Any time you are working with or coordinating a group of people, conflict are bound to arise, and this is when solid conflict management approaches will prove to be beneficial to all concerned parties. Many factors can breed conflict, including a clash of goals or set priorities, colliding personalities, methods and styles of communication, a fight over resources, and differing values. The bottom line is that when you are dealing with a group of people, conflict will occur, and as a leader you will need to incorporate a conflict management approach to alleviate the situation.
The most common conflict management approaches are based on the Thomas-Kilmann Conflict Mode Instrument, which entails two primary modes—cooperativeness and assertiveness—and provides five main strategies for conflict management.
One contact management approach is accommodation. To use this strategy, one must practice a high level of cooperation. This approach might not jive with your own objective and goals, but it can come in handy if another party has a superior solution and more expertise than you in a particular realm. This style can also do a lot to better future relationships with concerned parties.
You might want to avoid an issue if you believe it is of minimal importance, or if you believe that the cost of pursuing it is simply too high. If you are dealing with an extremely emotional issue or situation, you might want to choose this conflict management approach. While avoidance is not a good strategy to implement over a long period of time, issues can sometimes resolve themselves, and creating some space can also lessen the conflict.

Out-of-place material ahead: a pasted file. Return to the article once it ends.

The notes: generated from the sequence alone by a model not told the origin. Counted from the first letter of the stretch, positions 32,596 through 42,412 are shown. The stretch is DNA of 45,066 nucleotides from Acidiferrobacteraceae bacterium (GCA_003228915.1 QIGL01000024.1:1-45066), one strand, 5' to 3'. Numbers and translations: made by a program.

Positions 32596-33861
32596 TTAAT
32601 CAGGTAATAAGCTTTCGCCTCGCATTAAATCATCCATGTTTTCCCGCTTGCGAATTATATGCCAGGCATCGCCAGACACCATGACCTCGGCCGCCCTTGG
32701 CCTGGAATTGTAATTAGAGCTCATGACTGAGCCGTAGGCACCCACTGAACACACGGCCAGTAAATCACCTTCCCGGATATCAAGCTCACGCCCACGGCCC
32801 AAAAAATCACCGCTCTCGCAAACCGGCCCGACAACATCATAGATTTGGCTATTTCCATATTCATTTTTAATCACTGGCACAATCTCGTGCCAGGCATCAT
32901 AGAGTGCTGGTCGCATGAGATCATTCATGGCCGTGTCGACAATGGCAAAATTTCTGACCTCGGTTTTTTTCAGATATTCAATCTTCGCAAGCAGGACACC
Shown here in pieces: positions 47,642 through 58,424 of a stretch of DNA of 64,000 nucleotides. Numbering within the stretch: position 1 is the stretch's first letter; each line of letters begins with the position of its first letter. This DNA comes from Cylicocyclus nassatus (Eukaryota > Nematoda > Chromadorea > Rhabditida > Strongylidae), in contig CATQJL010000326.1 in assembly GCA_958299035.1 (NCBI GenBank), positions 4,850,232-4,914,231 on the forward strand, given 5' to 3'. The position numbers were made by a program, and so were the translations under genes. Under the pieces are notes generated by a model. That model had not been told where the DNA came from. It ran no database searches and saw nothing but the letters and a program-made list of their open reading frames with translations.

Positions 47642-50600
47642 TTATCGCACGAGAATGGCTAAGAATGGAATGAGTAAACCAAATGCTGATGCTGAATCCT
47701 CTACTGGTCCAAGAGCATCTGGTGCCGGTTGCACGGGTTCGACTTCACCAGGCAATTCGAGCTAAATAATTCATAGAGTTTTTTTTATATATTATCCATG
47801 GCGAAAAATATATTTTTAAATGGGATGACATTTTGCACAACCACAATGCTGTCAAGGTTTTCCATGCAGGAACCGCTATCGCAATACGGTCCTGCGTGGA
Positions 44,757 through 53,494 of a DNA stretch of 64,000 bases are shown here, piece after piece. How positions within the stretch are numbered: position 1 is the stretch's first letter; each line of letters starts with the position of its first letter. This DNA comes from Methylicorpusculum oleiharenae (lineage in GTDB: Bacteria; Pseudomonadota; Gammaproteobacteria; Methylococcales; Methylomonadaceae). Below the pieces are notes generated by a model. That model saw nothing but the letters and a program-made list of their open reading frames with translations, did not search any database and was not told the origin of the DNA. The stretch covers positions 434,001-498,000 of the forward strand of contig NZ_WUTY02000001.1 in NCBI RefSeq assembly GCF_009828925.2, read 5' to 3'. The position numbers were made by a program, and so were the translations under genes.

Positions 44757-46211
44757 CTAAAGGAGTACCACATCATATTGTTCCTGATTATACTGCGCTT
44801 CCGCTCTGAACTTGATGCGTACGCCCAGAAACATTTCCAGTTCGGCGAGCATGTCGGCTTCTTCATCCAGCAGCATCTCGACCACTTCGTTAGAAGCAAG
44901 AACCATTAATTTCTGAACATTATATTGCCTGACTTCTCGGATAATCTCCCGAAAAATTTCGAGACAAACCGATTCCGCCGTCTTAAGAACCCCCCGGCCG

This is an excellent conflict management approach if your goal is to create a “win-win” situation. When you use this strategy, you and the other concerned party will join forces, rather than battle each other, in order to reach your goals. If you use this approach, you must be open to the ideas of all involved, and you also must display a heightened trust level. It can be time consuming for a group of people to reach a consensus, but the payoff can make it worthwhile.
Assertiveness is the key to this “win-lose” approach to conflict management. With this strategy you must focus on reaching your goals without considering other parties involved. Though this strategy is egocentric, it might be the approach to use if your time is limited or you are in an emergency situation.
Compromise is considered to be a “lose-lose” conflict management approach in which neither party gets what they want. Though compromise is a way to avoid conflict, you might want to use it if you believe that the goals of both parties lack importance. Compromise can also come in handy if you are simply seeking a temporary solution to a problem.
Determining Which of the Conflict Management Approaches to Use
The conflict management approach that you choose to use is usually dependent on the situation at hand. Once you assess the situation, the parties involved, and the goals and achievements of each party, the conflict management approach to use will become more apparent. Keep in mind that when choosing an approach flexibility can go a long way.